Nitrous oxide pollution typically conjures up images of acid rain or a smokestack belching out industrial byproduct.
While that might be the poster child for such pollution, the reality is that manufacturing sources produce only about 10 percent of the nitrogren-based pollution.
The real culprit is something much more down to earth—literally.
Agriculture contributes the vast majority of this type of pollution through the use of nitrates, according to a study published in the Proceedings of the National Academy of Sciences by Professor Joshua Fu along with graduate student Jian Sun and research assistant professor Kan Huang, all of the Department of Civil and Environmental Engineering at the University of Tennessee, Knoxville.
“Air pollution is a growing concern around the world, and one that everyone is forced to pay attention to because, by nature, airborne pollutants don’t obey borders,” said Fu, who is a joint faculty member at Oak Ridge National Laboratory. “While overall nitrous oxide pollution has been reduced in the United States, nitrate pollution is really growing by leaps and bounds.
Ammonia is the troublesome compound. “It is unregulated, is widely used as a fertilizing product and has a real impact on the environment.”
Used as both a fertilizer and occurring as a result of animal byproducts, ammonia could account for more than half of the nitrogen-based pollution in some areas of the U.S., Fu and his fellow researchers have determined.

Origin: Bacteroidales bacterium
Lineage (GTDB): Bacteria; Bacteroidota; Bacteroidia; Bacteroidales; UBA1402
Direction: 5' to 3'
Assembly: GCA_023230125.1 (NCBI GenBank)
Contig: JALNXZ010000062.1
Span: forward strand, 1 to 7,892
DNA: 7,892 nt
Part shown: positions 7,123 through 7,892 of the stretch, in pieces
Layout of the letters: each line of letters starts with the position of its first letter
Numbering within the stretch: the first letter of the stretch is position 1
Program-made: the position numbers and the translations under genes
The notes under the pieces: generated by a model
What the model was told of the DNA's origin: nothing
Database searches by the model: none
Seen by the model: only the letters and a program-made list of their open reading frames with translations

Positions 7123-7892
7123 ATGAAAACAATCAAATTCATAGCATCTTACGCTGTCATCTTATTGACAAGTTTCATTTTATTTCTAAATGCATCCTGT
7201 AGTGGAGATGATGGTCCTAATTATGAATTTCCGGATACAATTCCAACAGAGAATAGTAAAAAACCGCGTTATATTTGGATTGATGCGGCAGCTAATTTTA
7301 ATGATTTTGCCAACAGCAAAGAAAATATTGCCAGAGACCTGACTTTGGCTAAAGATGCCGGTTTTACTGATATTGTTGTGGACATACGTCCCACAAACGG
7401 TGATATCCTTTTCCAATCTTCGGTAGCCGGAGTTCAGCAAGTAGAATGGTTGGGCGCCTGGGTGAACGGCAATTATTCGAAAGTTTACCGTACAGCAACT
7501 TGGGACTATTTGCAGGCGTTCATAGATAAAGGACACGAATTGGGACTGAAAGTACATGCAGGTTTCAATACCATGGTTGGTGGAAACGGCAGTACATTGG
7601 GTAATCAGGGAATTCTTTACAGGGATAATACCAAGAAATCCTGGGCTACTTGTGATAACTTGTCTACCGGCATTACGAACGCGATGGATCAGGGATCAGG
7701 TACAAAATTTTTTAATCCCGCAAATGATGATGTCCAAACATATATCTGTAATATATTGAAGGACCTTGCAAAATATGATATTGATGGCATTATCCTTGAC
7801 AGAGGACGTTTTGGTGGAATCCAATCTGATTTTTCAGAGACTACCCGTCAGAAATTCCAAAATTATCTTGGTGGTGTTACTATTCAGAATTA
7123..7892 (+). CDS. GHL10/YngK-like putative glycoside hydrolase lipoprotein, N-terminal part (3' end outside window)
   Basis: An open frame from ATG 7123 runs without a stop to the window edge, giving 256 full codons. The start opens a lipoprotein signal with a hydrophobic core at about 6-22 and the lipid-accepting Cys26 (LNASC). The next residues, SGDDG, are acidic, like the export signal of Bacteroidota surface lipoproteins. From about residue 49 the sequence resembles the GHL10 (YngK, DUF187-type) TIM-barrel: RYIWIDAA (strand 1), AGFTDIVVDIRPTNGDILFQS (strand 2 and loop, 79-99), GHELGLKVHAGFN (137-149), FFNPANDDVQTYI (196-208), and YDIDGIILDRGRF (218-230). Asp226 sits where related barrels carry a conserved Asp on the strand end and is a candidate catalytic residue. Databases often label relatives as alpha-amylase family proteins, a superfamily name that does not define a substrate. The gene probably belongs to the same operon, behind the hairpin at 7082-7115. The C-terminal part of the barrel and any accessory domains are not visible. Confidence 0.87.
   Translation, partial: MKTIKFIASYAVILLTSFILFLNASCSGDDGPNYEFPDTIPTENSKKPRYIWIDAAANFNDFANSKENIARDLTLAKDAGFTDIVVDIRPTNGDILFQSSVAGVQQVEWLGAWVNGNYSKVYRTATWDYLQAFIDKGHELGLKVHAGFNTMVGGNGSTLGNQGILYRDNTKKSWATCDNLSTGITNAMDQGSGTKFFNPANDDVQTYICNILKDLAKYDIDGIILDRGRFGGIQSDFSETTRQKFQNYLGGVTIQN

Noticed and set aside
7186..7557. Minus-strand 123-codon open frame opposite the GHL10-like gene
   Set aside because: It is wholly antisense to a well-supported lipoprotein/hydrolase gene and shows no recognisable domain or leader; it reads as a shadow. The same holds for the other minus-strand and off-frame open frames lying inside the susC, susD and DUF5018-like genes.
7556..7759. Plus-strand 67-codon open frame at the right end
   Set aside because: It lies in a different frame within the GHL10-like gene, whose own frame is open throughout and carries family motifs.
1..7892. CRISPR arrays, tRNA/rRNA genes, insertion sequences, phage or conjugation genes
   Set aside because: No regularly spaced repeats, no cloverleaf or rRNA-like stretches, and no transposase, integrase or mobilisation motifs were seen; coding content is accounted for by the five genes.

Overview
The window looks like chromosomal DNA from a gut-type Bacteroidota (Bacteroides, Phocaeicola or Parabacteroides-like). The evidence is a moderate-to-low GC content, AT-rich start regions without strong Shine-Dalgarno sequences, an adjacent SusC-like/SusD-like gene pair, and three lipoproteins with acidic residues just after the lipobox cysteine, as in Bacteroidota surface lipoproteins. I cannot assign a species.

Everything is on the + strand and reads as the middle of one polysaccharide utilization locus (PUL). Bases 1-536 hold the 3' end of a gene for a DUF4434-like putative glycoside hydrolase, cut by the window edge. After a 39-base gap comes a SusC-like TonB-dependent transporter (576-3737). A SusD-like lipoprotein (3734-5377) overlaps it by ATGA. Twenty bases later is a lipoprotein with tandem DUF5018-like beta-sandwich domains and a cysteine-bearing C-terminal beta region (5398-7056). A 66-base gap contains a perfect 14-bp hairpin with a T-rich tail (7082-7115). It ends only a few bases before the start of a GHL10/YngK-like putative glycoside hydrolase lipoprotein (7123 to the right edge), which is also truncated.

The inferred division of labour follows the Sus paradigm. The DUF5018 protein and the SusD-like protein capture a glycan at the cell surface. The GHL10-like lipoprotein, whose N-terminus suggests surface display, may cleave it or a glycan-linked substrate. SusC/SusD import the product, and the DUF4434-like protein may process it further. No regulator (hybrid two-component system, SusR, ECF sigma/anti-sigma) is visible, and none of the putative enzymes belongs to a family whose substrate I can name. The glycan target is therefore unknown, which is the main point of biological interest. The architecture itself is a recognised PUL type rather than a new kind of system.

By simulating the conditions under which such nitrogen-based pollution is found, as well as its distribution once it becomes airborne, the group hopes to bring new attention to the scope of the problem.
“As the population grows, so does the demand for food,” said Fu. “As more agricultural business takes place to meet that demand, the amount of pollution from nitrogen- and nitrate-based fertilizers climbs as well.
“We have to be able to better understand the effects of this type of pollution and to come up with alternative methods that help control it without hurting food production.”
In addition to ammonia, Fu and his fellow researchers think that organic nitrates and other oxidized nitrogen compounds should be counted as contributing to nitrogen-based pollution.
To curb pollution without impacting food supplies, Fu and his colleagues are using the powerful Titan computer at ORNL to help model more accurate outcomes.
Fu’s team looked at both “dry deposits” and “wet deposits” of nitrates. While wet deposits tend to be more localized, dry deposits have a much easier time disseminating through the air, spreading their impact far beyond what was previously known.
Working together with the National Atmospheric Deposition Program, the team will now use the data to better understand these issues and come up with solutions.